June 5, 2010 | Greek
On Greek Punctuation and Other Stuff
Musings on Greek semicolons, numbers, colors, and more.
I did a 5K race this morning in Central Park, organized by YAI Network, which works with people with developmental and learning disabilities. It seems like a great organization. Tina Fey was at the start, which made me happy, because I love her writing and acting.
YAI Event, Central Park Bandshell
After the Run: Trophies and Tattoos
I was thinking that YAI must have quite a few clients who speak other languages, so I looked on their website and found that they have a healthcare conference, held entirely in Spanish, for people who have family members with developmental disabilities.
As for the race, I stupidly ran all five kilometers even though my right foot, which has been plaguing me for a month, started hurting as soon as the race began. Now I can hardly walk. I am afraid I am going to have to take a break from running. That will harm my multitasking plans, because you can’t do Pimsleur lessons in the middle of a yoga class.
Returning to Greek: one thing I find amazing about it is that semicolons are used in lieu of question marks. For example, the following is actually a question:
Από πού είσαι;
It means, “Where are you from?” But to my eye it does not look at all like a question; this semicolon thing is taking some getting used to. Punctuation, of course, is just a set of conventions; it’s not as though there is anything inherently, magically questionish about a question mark. But when you have for your entire life seen semicolons in the middle of sentences, encountering one at the end of a question makes it seem as though the question is just going to keep going, and going, and going.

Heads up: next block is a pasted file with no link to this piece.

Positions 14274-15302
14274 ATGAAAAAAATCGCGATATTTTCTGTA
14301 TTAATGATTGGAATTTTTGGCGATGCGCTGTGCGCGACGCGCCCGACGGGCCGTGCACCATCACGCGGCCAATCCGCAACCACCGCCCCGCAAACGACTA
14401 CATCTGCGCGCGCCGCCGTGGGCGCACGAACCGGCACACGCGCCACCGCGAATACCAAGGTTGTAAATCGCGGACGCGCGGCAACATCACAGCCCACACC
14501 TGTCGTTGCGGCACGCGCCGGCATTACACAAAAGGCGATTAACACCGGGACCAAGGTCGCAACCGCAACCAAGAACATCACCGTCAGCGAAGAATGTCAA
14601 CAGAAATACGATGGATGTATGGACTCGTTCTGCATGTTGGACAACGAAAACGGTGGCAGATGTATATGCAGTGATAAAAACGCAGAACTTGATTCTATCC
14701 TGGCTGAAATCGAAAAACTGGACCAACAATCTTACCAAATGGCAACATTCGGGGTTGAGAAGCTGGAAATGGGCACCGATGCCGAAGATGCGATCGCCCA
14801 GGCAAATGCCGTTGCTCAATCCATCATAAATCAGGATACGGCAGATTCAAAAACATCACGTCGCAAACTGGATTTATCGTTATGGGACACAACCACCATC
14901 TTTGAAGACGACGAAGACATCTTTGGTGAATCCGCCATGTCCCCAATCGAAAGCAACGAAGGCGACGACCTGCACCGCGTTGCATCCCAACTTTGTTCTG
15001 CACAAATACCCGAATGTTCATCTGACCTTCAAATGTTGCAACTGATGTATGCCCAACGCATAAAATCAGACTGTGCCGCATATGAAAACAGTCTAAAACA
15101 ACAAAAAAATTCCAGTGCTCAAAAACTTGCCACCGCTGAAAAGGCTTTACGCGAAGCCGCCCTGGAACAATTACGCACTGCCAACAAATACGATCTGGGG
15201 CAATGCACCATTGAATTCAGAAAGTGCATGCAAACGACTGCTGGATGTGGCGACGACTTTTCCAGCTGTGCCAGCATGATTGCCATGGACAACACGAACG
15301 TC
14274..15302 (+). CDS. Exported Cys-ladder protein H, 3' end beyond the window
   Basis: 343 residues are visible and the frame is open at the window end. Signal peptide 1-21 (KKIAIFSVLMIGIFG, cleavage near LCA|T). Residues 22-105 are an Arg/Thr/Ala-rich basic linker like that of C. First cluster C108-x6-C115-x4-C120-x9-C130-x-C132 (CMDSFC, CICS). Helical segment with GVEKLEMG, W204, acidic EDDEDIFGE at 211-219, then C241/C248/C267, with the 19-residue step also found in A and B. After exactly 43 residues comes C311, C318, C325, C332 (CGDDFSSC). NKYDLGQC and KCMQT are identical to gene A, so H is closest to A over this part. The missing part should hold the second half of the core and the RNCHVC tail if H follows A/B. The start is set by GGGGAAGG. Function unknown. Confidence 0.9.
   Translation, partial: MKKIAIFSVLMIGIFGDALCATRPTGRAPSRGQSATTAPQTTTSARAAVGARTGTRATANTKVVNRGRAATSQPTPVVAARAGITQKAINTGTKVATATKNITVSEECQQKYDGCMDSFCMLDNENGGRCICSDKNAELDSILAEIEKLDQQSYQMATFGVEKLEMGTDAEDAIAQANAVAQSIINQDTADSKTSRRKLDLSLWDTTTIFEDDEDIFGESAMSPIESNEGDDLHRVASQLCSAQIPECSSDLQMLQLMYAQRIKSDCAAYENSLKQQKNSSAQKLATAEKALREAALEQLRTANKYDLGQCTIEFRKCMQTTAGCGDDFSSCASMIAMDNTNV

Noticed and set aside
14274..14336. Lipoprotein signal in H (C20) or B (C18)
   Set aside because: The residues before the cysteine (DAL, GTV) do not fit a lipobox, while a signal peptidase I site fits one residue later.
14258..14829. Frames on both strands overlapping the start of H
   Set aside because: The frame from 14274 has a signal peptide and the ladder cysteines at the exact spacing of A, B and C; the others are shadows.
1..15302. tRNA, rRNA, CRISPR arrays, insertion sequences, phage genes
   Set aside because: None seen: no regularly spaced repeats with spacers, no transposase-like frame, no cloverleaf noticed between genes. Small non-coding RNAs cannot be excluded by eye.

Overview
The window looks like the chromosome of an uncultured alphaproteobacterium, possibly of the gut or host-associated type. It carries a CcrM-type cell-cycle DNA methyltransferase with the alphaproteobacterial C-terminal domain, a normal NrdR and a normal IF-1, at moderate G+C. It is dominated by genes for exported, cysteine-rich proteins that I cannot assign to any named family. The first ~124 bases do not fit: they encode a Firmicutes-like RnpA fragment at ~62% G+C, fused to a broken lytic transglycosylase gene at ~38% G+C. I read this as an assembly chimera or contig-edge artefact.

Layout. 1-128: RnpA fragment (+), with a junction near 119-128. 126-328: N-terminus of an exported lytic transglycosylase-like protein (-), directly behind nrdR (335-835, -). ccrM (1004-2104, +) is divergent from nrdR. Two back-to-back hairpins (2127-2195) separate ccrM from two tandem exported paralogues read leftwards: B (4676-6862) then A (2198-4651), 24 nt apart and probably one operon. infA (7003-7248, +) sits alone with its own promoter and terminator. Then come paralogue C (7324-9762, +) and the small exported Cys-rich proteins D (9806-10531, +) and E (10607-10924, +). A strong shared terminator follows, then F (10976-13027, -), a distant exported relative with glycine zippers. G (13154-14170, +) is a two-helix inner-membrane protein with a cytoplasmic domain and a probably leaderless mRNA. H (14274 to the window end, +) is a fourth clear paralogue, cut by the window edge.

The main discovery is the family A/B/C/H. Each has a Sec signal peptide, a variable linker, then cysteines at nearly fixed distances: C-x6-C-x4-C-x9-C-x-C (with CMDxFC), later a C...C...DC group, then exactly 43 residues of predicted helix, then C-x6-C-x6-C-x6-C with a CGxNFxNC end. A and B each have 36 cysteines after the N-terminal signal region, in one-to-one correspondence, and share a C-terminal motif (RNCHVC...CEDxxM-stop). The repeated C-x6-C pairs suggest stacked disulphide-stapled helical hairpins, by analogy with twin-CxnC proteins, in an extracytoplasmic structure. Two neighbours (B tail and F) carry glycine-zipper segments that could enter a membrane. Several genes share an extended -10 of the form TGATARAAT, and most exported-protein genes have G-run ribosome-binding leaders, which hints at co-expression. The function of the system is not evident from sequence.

And also, since it looks like a statement, as though the questioner is actually telling you your own answer.
I was disappointed to learn today that Greek numbers get declined. Rats. Shades of my Russian experience.
I feel as though I am cheating on Pimsleur because I am enjoying Rosetta Stone. I must admit, one thing I like about Rosetta Stone is that it gives you a lot of basic vocabulary right from the start. There are some quite basic things that, even in 90 Pimsleur lessons, I simply don’t learn.
With Arabic, for example, I recall being taught only two colors through Pimsleur: red and green. Rosetta Stone, however, began taking me through the basic colors early on. It’s nice to be able to look around a room and say what color something is. Not that I would actually do that as an adult, but I just happen to like knowing that I can.
Some people interested in languages and/or this blog have been friending me on Facebook. As a result, I have begun getting invitations for language-related events from around the world. I was invited to something in Tunisia recently, and today I received an invitation to a party in Marseille for deaf people (related to my possible interest, for this blog, in sign language). I can’t go, but it was kind of fun, and funny, to be invited.
I feel so global sitting here on my sofa in New York.